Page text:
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April 9, 2014

Jonathan Tobin: Why Did Kerry Lie About Israeli Blame?

Samuel G. Freedman: A resolution 70 years later for a father's unsettling legacy of ashes from Dachau

Jessica Ivins: A resolution 70 years later for a father's unsettling legacy of ashes from Dachau

Kim Giles: Asking for help is not weakness

Kathy Kristof and Barbara Hoch Marcus: 7 Great Growth Israeli Stocks

Matthew Mientka: How Beans, Peas, And Chickpeas Cleanse Bad Cholesterol and Lowers Risk of Heart Disease

Sabrina Bachai: 5 At-Home Treatments For Headaches

The Kosher Gourmet by Daniel Neman Have yourself a matzo ball: The secrets bubby never told you and recipes she could have never imagined

April 8, 2014

Lori Nawyn: At Your Wit's End and Back: Finding Peace

Susan B. Garland and Rachel L. Sheedy: Strategies Married Couples Can Use to Boost Benefits

David Muhlbaum: Smart Tax Deductions Non-Itemizers Can Claim

Jill Weisenberger, M.S., R.D.N., C.D.E : Before You Lose Your Mental Edge

Dana Dovey: Coffee Drinkers Rejoice! Your Cup Of Joe Can Prevent Death From Liver Disease

Chris Weller: Electric 'Thinking Cap' Puts Your Brain Power Into High Gear

The Kosher Gourmet by Marlene Parrish A gift of hazelnuts keeps giving --- for a variety of nutty recipes: Entree, side, soup, dessert

April 4, 2014

Rabbi David Gutterman: The Word for Nothing Means Everything

Charles Krauthammer: Kerry's folly, Chapter 3

Amy Peterson: A life of love: How to build lasting relationships with your children

John Ericson: Older Women: Save Your Heart, Prevent Stroke Don't Drink Diet

John Ericson: Why 50 million Americans will still have spring allergies after taking meds

Cameron Huddleston: Best and Worst Buys of April 2014

Stacy Rapacon: Great Mutual Funds for Young Investors

Sarah Boesveld: Teacher keeps promise to mail thousands of former students letters written by their past selves

The Kosher Gourmet by Sharon Thompson Anyone can make a salad, you say. But can they make a great salad? (SECRETS, TESTED TECHNIQUES + 4 RECIPES, INCLUDING DRESSINGS)

April 2, 2014

Paul Greenberg: Death and joy in the spring

Dan Barry: Should South Carolina Jews be forced to maintain this chimney built by Germans serving the Nazis?

Mayra Bitsko: Save me! An alien took over my child's personality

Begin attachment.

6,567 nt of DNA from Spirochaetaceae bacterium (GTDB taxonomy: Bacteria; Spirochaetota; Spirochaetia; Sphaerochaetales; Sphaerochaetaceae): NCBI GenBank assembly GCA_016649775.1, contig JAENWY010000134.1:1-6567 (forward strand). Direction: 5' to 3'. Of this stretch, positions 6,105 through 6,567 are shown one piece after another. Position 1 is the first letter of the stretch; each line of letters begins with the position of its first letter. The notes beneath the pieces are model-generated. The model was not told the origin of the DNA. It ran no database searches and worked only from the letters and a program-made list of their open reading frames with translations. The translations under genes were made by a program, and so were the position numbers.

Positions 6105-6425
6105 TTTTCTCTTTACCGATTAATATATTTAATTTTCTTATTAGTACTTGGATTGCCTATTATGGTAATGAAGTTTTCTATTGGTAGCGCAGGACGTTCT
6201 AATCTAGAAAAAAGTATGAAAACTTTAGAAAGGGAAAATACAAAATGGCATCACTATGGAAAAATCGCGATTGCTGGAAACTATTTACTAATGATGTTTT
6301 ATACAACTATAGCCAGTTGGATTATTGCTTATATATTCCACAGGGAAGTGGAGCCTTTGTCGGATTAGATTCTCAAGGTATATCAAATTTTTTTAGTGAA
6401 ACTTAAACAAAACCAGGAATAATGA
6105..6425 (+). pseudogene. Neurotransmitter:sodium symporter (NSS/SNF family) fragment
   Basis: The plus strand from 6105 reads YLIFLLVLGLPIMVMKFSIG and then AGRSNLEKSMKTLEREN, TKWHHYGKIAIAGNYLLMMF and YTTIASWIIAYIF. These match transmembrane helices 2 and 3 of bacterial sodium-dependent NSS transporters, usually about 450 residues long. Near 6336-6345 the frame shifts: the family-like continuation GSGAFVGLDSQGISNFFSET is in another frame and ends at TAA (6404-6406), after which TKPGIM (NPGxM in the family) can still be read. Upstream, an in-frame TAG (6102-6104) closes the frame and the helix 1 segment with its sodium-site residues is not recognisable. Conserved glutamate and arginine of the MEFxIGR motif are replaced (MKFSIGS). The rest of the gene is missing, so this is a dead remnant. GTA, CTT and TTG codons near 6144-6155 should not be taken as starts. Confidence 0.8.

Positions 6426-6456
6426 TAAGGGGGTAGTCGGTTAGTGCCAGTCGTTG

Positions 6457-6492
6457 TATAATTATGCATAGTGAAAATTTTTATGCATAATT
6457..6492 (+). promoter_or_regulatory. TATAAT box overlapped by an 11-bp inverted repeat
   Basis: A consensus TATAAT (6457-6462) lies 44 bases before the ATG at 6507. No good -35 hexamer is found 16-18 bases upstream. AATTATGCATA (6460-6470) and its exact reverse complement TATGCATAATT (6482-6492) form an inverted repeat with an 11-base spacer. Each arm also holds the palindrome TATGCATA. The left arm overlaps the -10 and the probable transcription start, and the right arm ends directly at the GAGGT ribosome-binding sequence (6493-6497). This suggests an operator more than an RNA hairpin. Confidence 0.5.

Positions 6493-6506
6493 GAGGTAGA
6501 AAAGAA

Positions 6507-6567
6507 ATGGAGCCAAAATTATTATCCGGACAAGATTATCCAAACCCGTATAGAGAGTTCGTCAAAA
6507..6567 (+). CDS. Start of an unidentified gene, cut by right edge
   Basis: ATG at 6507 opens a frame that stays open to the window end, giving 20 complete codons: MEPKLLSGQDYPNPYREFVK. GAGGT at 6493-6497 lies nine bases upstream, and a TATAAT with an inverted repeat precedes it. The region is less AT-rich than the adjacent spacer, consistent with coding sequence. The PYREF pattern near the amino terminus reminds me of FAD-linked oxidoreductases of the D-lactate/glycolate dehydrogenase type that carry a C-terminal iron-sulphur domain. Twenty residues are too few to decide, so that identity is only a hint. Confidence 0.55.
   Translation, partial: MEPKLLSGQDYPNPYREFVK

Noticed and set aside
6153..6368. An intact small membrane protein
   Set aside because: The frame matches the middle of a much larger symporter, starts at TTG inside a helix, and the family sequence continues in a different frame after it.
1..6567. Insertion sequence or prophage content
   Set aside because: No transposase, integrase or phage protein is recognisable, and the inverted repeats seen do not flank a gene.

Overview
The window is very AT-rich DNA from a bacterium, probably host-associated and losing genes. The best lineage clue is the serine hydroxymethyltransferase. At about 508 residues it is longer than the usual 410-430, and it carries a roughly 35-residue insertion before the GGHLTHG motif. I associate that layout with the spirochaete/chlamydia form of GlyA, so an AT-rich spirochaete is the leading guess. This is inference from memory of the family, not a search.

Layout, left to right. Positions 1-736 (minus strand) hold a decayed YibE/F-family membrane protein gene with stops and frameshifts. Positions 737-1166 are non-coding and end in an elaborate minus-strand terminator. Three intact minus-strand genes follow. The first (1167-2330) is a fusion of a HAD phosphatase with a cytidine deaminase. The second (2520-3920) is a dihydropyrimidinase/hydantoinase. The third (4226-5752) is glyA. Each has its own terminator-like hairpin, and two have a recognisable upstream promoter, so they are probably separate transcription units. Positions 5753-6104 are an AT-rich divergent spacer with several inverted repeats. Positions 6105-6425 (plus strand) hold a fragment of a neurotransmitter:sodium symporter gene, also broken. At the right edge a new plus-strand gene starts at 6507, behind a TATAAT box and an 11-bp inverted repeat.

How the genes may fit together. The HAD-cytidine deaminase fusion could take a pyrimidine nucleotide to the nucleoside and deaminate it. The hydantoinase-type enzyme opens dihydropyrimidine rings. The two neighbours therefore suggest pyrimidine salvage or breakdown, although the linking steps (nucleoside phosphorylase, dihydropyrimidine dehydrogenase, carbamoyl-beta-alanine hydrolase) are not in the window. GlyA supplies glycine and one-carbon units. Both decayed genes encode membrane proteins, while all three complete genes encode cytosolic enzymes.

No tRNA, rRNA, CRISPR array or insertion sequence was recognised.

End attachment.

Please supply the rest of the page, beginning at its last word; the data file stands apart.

Frank Clayton: Get happy: 20 scientifically proven happiness activities

Susan Scutti: It's Genetic! Obesity and the 'Carb Breakdown' Gene

Lecia Bushak: Why Hand Sanitizer May Actually Harm Your Health

Stacy Rapacon: Great Funds You Can Own for $500 or Less

Cameron Huddleston: 7 Ways to Save on Home Decor

The Kosher Gourmet by Steve Petusevsky Exploring ingredients as edible-stuffed containers (TWO RECIPES + TIPS & TECHINQUES)

Jewish World Review Sept. 3, 2009 / 14 Elul 5769

Holder needs to explain dismissal of Philly case

By Kevin Ferris



http://www.JewishWorldReview.com | In February, Attorney General Eric H. Holder Jr. noted that it was hard to talk about race, but cowardly not to try. In that spirit, he should answer questions being raised about the dismissal of a voter-intimidation case involving a hate group in Philadelphia.


If you missed the incident, it's understandable. It was a YouTube blip on a historic election day. On Nov. 4, two black men in paramilitary uniforms, one wielding a nightstick, were reported harassing voters at a polling place.


It had no effect on Barack Obama's landslide win in the city. He doesn't condone the hate group or its despicable agenda. So why, members of Congress and the U.S. Civil Rights Commission ask, dismiss such an egregious case? Doesn't that put out a welcome mat to hate groups? Is this about politics or justice?


The Justice Department wasn't reticent in its January complaint, which set the scene:


Samir Shabazz, head of the Philadelphia chapter of the New Black Panther Party for Self-Defense, and Jerry Jackson, a party member, were "deployed" eight to 15 feet from the entrance of a polling place in "military-style uniforms."


"Shabazz brandished a deadly weapon" — a nightstick, the complaint said. "Shabazz pointed the weapon at individuals, menacingly tapped it (in) his other hand, or menacingly tapped it elsewhere."


The complaint continued, "Shabazz and Jackson made statements containing racial threats and racial insults at both black and white individuals" and "made menacing and intimidating gestures, statements and movements directed at individuals who were present to aid voters."